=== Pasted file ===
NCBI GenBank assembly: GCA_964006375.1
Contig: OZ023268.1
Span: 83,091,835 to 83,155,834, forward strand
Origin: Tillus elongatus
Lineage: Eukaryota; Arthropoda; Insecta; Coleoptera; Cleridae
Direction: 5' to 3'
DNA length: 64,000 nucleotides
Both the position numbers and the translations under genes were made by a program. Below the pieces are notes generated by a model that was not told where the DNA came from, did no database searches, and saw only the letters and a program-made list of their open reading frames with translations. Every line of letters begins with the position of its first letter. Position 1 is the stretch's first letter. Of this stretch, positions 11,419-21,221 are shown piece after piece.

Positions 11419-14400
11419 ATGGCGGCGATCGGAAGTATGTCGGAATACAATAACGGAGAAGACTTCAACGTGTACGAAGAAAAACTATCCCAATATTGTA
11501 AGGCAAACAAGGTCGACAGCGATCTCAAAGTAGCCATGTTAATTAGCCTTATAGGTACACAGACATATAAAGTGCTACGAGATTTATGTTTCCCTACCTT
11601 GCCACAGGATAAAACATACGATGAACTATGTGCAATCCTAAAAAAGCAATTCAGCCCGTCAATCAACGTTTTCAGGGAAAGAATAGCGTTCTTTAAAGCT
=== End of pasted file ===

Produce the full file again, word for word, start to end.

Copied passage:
NCBI GenBank assembly: GCA_964006375.1
Contig: OZ023268.1
Span: 83,091,835 to 83,155,834, forward strand
Origin: Tillus elongatus
Lineage: Eukaryota; Arthropoda; Insecta; Coleoptera; Cleridae
Direction: 5' to 3'
DNA length: 64,000 nucleotides
Both the position numbers and the translations under genes were made by a program. Below the pieces are notes generated by a model that was not told where the DNA came from, did no database searches, and saw only the letters and a program-made list of their open reading frames with translations. Every line of letters begins with the position of its first letter. Position 1 is the stretch's first letter. Of this stretch, positions 11,419-21,221 are shown piece after piece.

Positions 11419-14400
11419 ATGGCGGCGATCGGAAGTATGTCGGAATACAATAACGGAGAAGACTTCAACGTGTACGAAGAAAAACTATCCCAATATTGTA
11501 AGGCAAACAAGGTCGACAGCGATCTCAAAGTAGCCATGTTAATTAGCCTTATAGGTACACAGACATATAAAGTGCTACGAGATTTATGTTTCCCTACCTT
11601 GCCACAGGATAAAACATACGATGAACTATGTGCAATCCTAAAAAAGCAATTCAGCCCGTCAATCAACGTTTTCAGGGAAAGAATAGCGTTCTTTAAAGCT